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Council member: Bellingham protects Lake Whatcom water with land purchases

Actions by city were misrepresented, overlooked in previous commentary

By Michael Lilliquist, Guest Writer

For more than 20 years, the City of Bellingham has undertaken various efforts, rule changes, education programs and outright land purchases to limit development in the Lake Whatcom watershed, all in an effort to reduce the harmful impacts on water quality in the lake and to safeguard the health of our drinking water.

This is widely known to most of you, and good evidence of these efforts has appeared in this newspaper several times recently.

That is why I was dismayed and disappointed to read the guest commentary by Randall Potts. Although they make very sound points about the harmful effects that dense development can have on natural systems and infrastructure, Potts seems to completely misunderstand what the city has been doing and intends to do.

I believe misinformation is harmful to the public interest, so I’d like to give you some information that was overlooked, mischaracterized or misrepresented.

To begin with, the author asserts that the city is taking steps to develop property near the end of Oregon Street. No such plan exists. This was emphasized at the city council meeting after Potts first raised this question. In fact, the property was purchased by the city more than 20 years ago specifically to stop its development. It was one of the first acquisitions under a city program to buy land in environmentally sensitive areas in order to protect water quality.

This program has protected more than 2,400 acres so far, and the program remains active. There are more than a dozen properties, big and small, that are currently under acquisition, which would add an additional 1,500 acres of protection. All those properties are part of a program to protect water quality, and they have been purchased with funds dedicated to that purpose. It is hard to imagine where the idea that the city planned to develop this property came from. In fact, at the same city council meeting that Potts attended, the city added 10 additional acres to property protected from development.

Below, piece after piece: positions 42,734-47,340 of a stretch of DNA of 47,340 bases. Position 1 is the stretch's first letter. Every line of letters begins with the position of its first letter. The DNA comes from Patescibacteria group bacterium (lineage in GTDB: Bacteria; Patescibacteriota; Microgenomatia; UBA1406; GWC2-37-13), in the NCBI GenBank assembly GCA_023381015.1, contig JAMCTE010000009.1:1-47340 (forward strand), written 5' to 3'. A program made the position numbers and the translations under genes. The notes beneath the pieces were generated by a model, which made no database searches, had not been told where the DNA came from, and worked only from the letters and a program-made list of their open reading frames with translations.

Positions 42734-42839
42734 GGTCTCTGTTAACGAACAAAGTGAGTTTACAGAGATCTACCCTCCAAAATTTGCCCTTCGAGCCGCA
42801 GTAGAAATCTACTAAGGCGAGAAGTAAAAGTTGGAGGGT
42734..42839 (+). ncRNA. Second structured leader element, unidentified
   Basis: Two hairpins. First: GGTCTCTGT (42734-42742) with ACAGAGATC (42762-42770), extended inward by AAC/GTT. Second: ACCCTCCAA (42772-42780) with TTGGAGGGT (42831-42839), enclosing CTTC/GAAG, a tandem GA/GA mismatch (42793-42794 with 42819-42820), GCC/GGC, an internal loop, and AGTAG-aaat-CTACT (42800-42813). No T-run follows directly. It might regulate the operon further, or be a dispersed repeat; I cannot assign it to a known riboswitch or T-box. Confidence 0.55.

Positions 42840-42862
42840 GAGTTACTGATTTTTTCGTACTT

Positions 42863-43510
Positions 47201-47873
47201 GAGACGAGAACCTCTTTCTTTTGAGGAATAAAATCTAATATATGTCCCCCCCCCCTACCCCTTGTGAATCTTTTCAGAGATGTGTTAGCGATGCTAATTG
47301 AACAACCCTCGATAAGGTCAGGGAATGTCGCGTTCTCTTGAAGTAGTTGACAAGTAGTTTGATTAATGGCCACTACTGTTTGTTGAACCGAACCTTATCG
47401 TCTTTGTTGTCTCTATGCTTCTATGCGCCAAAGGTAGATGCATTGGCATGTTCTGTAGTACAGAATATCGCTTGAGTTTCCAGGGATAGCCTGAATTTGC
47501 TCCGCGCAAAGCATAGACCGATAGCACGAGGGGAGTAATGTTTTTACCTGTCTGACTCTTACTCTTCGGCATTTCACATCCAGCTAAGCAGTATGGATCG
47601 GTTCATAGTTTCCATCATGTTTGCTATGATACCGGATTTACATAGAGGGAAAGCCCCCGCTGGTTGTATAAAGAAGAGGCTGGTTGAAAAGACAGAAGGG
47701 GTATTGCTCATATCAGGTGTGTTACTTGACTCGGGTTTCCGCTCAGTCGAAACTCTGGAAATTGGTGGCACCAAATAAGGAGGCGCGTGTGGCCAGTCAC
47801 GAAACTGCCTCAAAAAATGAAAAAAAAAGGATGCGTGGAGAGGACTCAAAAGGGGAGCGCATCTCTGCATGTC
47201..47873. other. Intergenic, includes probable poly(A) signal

The author suggests that the city disbanded a citizen advisory board to weaken water protection efforts and avoid transparency, even saying this action was taken “behind closed doors.” In fact, the city has been openly discussing the plan to revise and replace the old Watershed Advisory Board with a new, enhanced Water Resources Advisory Board that will have a broader and more comprehensive role to play. The new board is empowered to support water quality protections across the city, not only in Lake Whatcom. The author seems to have gotten it backward.

Potts’ main point is that the city’s temporary moratorium on multifamily development in the watershed should be continued permanently. The guest column says that the expiration date six months from now is a “loophole” to allow future development. That’s not how temporary moratoria work.

Under state law, an emergency moratorium must expire, although it can be renewed with good reason. The purpose of a temporary moratorium is to hold things in place while allowing time to develop permanent rules. Permanent rules are always the goal. In other words, it is not possible to make a temporary moratorium permanent, as Potts requests; but it is possible — and standard practice — to end the temporary moratorium at the same moment permanent rules are enacted. So, the city and Potts are in agreement on this.

Although local government cannot ban the development of private property in the Lake Whatcom area, it is possible to adopt stringent limits and rules to protect water quality. Such rules were first adopted by the city council in 2001 and further strengthened in 2009. City planning staff are developing additional rules along the same lines, which is why the planners asked for the temporary moratorium to be enacted last year.

Although local government does not have the power to outright ban development, there is another way to achieve the same goal: to purchase the property on the open market, to take it into public ownership.

And that is exactly what the City of Bellingham has done with the property at the end of Oregon Street, and with the thousands of acres that are, or will be, part of the Lake Whatcom preservation program. I hope this fact is welcomed by Potts and all other people who are concerned about the harm we might do to our drinking water source.

In the end, my hope here is not only to offer some facts and information to you. My highest hope is to establish confidence and good communication between elected officials such as myself and you, members of the public that we serve. If you have questions or concerns about what the City of Bellingham is doing, please search the city’s website for information and please call and write to us. Your engagement helps us to do our jobs better.

Michael Lilliquist is the Ward 6 representative on the Bellingham City Council and currently serves as the council president. He may be reached by email at

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